The Picasso is hanging grandly at the New York Historical Society, another restaurant will take over the glorious space, and The Four Seasons is opening in the fall at a new location just down the block.  With any good luck, chocolate soufflé will be on the menu – still needing to be ordered at the beginning of the meal so that it can be prepared to its wonderful and perfect deliciousness.  Perhaps being shared and perhaps not!

Although, I haven’t  been to The Four Seasons in many years, it remains one of my favorite restaurants for so many reasons, but mainly because of the happy memories of good times and laughter shared with my family. None of our operations were even close to the level of The Four Seasons but one of the lessons  learned there was the importance and impact of a  gracious wait staff  to the dining experience …no matter what was requested.

Here’s to The Four Seasons at the Seagram Building


Kay’s Notes:

Important to know:

The Picasso curtain measures 19 x 20 feet and was designed by him for a ballet, Le Tricorne or the Three Cornered Hat in 1919 for the Ballets Russes in Paris  It was chosen to hang in the restaurant  by Philip Johnson, the designer of The Four Seasons in 1959.   It did not receive landmark status as did the restaurant and the building  because  it was not a physical part of the architecture.  The landlord had made a decision to remove the work in order to repair the wall behind it, he said.  There was great  controversy about  moving the  work not just because   of its significance to the restaurant but also  due to its delicacy and age. After the  courts stepped in to delay its removal, the work  was finally awarded to the New York Historical Society where it now hangs for all to see.   There is an interesting video on the Historical Society’s website  showing the painstaking installation process and another in the New York Times on the removal of the delicate artwork prior to its installation at the Historical Society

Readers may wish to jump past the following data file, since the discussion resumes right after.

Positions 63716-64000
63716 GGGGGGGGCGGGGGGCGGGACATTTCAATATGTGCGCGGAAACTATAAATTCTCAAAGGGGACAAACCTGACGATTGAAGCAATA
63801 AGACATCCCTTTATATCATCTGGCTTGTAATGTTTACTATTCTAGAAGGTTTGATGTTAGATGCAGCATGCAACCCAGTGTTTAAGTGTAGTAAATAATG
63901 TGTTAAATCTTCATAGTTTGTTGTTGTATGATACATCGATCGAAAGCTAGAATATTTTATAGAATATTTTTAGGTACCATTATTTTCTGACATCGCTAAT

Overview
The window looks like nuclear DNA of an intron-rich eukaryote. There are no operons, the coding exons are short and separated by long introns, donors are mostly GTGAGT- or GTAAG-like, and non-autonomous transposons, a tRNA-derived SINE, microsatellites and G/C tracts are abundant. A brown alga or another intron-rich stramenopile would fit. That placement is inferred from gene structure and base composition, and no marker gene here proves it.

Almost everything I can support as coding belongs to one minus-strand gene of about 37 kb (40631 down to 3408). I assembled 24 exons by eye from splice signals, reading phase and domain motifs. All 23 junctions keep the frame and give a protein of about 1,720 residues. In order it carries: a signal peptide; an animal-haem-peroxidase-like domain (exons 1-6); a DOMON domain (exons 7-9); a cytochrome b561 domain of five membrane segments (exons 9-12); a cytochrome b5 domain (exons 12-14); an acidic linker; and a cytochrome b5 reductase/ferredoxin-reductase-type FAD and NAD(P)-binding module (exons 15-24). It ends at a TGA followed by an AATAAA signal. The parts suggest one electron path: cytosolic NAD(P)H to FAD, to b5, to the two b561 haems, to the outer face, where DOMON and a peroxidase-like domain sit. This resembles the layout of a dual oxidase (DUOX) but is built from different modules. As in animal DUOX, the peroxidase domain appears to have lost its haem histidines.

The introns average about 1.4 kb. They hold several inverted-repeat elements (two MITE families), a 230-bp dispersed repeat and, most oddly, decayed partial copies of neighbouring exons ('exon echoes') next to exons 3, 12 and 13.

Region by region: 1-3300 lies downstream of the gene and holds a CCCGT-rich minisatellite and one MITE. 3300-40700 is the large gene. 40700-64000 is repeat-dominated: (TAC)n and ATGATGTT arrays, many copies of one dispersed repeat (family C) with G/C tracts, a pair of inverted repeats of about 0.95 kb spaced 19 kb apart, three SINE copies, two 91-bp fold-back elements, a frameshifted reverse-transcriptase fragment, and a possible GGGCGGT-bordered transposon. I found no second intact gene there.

There are many articles about the restaurant and especially about Le Tricorne on the internet.  An article appearing in Vanity Fair has an interesting take  especially about the controversy.


Good to know: There are rumors that  a book is to be published and a TV special about the restaurant and the Picasso in the fall.

Photos courtesy of The Four Seasons and LA Times 

Disclaimer:  I try for correct info on Kay’s Notes and my posts  but no guarantees people.


Author: Kay

I knew when I started my blog I wanted to reach out to seniors like myself. I wanted to share my stories and even be a bit of a tour guide on what I’ve learned and the fun I’ve had at famous and not so famous New York places.

8 thoughts on “The Four Seasons, Le Tricorne and the Vanishing Soufflé”

  1. The most wonderful tribute to the Four Seasons.
    I also have fond memories of the restaurant . It was truly an experience to dine there.
    As the mother in law of your youngest son I remember hearing the dessert story on many occasions .hiwever after reading it now on your blog I still find it to be hysterical.
    Well done , Kay. I enjoyed it!